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  2. There's the old saying 'I may not agree with what you say, but I will defend to the death your right to say it' which seems quite apt here...

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  3. Nice one RevK, I am worried by the culture of uninformed hysteria into which we seem to be descending.

    By brother came round, he is an airline pilot, and when I mentioned my drone he commented that drones should be banned. BANNED?

    A few pilots have reported seeing them in controlled airspace and there is a risk so he wants them banned.

    I have flown many planes and many r/c aircraft and I conclude that the risk is very close to zero. I mean that it would be INCREDIBLY difficult to hit an airliner with a drone and even less likely that you would bring one down.

    The hysteria will continue because it may allow the government to ban r/c models and drones but is it *really* justified?

    We then moved onto the subject of lasers and the dangers to air traffic. Now I really cry because even more hysteria is present and yet there is no evidence what so ever that a domestic laser can take out an airliner at thousands of meters.

    Don't get me wrong, it would take a VERY stupid or malicious person to fly a drone in controlled airspace or to lase an aircraft and they need dealing with but to ban such items - hysterical.

    My brother plays golf, that is a sport with a proven record of being dangerous - lets ban golf - it makes more sense.

    I am fed up with the press reporting in fanatical terms what are statistically stupidly unlikely outcomes, but then the press is paid for by the public (me) so I have to despair of me.

    Bummer.

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    1. People forget what the press's job is: it isn't to report news, it is to make money. When you realise this, things start making a lot more sense (but the fact that most people don't seem to realise it is pretty depressing stuff)

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    2. As far as lasers are concerned, the problem isn't that they might damage the aircraft itself (they won't) but that they are a severe distraction to the pilot - and potentially even a threat to his eyesight. The range isn't much of a defence, either, because the whole point of lasers is that they don't diverge (much); they seem very nearly as bright at 10,000 feet as at point-blank range.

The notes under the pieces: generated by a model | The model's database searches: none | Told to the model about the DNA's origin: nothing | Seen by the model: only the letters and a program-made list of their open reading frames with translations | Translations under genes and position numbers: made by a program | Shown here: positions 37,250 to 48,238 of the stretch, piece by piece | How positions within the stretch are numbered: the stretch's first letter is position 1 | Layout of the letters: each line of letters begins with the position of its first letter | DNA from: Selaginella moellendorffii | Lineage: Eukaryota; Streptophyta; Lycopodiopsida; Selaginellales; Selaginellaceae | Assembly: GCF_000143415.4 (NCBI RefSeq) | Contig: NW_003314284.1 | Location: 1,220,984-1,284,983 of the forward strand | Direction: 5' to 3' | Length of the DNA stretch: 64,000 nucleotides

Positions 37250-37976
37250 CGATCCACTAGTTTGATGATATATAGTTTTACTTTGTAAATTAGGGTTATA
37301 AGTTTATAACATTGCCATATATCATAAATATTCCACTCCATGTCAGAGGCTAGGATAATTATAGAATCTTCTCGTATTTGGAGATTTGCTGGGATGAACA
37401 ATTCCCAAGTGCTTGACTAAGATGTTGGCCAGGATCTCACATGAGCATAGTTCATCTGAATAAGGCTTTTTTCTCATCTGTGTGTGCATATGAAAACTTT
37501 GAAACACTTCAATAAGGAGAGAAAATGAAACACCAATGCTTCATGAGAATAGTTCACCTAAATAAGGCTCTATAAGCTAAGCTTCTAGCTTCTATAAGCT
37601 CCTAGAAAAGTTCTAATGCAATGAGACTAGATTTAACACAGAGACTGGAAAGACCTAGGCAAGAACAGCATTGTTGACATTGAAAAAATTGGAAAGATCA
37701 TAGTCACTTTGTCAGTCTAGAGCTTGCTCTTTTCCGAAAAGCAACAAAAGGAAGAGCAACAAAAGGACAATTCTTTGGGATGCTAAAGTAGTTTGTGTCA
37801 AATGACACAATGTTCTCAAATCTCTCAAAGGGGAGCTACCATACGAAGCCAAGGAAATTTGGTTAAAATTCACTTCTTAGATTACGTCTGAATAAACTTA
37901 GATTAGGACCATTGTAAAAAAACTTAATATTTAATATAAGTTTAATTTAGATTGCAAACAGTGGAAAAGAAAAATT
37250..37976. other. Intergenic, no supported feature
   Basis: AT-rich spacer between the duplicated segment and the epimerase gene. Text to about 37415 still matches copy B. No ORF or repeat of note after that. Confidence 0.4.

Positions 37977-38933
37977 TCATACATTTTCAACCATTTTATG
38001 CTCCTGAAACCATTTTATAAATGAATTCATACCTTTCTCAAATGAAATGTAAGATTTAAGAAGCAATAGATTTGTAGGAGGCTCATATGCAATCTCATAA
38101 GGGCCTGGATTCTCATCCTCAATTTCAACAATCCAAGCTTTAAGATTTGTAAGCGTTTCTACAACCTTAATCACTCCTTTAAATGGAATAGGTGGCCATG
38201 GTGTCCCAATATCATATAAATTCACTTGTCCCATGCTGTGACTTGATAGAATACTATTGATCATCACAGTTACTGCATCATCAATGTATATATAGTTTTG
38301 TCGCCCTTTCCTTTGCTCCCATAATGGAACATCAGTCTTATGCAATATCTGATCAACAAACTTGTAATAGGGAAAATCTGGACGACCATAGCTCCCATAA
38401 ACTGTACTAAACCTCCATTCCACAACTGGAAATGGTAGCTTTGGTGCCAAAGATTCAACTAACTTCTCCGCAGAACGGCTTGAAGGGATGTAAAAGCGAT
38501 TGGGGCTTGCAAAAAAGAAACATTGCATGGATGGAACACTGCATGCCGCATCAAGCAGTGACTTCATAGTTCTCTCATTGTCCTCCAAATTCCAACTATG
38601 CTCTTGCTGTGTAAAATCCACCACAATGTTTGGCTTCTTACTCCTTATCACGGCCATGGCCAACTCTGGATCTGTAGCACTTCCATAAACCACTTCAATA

FWIW, even *train* drivers need to have their eyes checked for damage after a lasering incident, before they can return to work. Actual damage is not very common, but it's a serious enough risk to justify such checks.

      Drones are basically RC aircraft that can operate out of line-of-sight and out of direct radio contact with the operator, ie. semi-autonomously. There *is* a risk of damage to a "proper" aircraft if a collision occurs; that risk increases as the drone gets larger and the aircraft gets smaller.

      But I don't think banning drones is the right answer. Licencing, along the same lines as amateur radio, seems like a much better idea. Licensed operators will have been informed sternly about the dangers of operating in or near restricted airspace; drones above a given size class could reasonably be fitted with transponders, which both identify the operator and allow larger aircraft to detect and avoid them.

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    3. Re drones, there are already regulations regarding their use see http://nats.aero/blog/2014/11/guidance-safe-use-drones-uk-airspace/ the problem seems to be lack of awareness and effective enforcement. That is not a reason to ban them.

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  4. @alex. I gave the best years of my life to defending that right and I was prepared to die for the same but now I am sadly of the opinion that stupid people deserve no such luxury. If their argument has no logic or respect for maths/physics then they can just stfu.